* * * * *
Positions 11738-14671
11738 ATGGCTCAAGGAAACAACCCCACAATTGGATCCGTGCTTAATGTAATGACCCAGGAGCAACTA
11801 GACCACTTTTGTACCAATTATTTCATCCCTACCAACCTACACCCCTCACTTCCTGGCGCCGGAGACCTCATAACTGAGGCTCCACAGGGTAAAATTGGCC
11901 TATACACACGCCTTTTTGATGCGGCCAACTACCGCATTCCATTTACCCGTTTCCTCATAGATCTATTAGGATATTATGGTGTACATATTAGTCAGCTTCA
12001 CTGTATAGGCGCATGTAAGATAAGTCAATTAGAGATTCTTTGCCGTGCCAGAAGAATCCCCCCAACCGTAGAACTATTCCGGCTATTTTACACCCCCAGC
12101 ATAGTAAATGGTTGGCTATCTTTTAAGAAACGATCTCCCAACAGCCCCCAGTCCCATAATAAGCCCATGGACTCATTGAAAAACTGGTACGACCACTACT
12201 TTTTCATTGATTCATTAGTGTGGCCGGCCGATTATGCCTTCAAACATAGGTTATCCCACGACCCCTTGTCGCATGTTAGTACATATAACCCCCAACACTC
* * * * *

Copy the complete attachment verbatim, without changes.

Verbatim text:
Positions 11738-14671
11738 ATGGCTCAAGGAAACAACCCCACAATTGGATCCGTGCTTAATGTAATGACCCAGGAGCAACTA
11801 GACCACTTTTGTACCAATTATTTCATCCCTACCAACCTACACCCCTCACTTCCTGGCGCCGGAGACCTCATAACTGAGGCTCCACAGGGTAAAATTGGCC
11901 TATACACACGCCTTTTTGATGCGGCCAACTACCGCATTCCATTTACCCGTTTCCTCATAGATCTATTAGGATATTATGGTGTACATATTAGTCAGCTTCA
12001 CTGTATAGGCGCATGTAAGATAAGTCAATTAGAGATTCTTTGCCGTGCCAGAAGAATCCCCCCAACCGTAGAACTATTCCGGCTATTTTACACCCCCAGC
12101 ATAGTAAATGGTTGGCTATCTTTTAAGAAACGATCTCCCAACAGCCCCCAGTCCCATAATAAGCCCATGGACTCATTGAAAAACTGGTACGACCACTACT
12201 TTTTCATTGATTCATTAGTGTGGCCGGCCGATTATGCCTTCAAACATAGGTTATCCCACGACCCCTTGTCGCATGTTAGTACATATAACCCCCAACACTC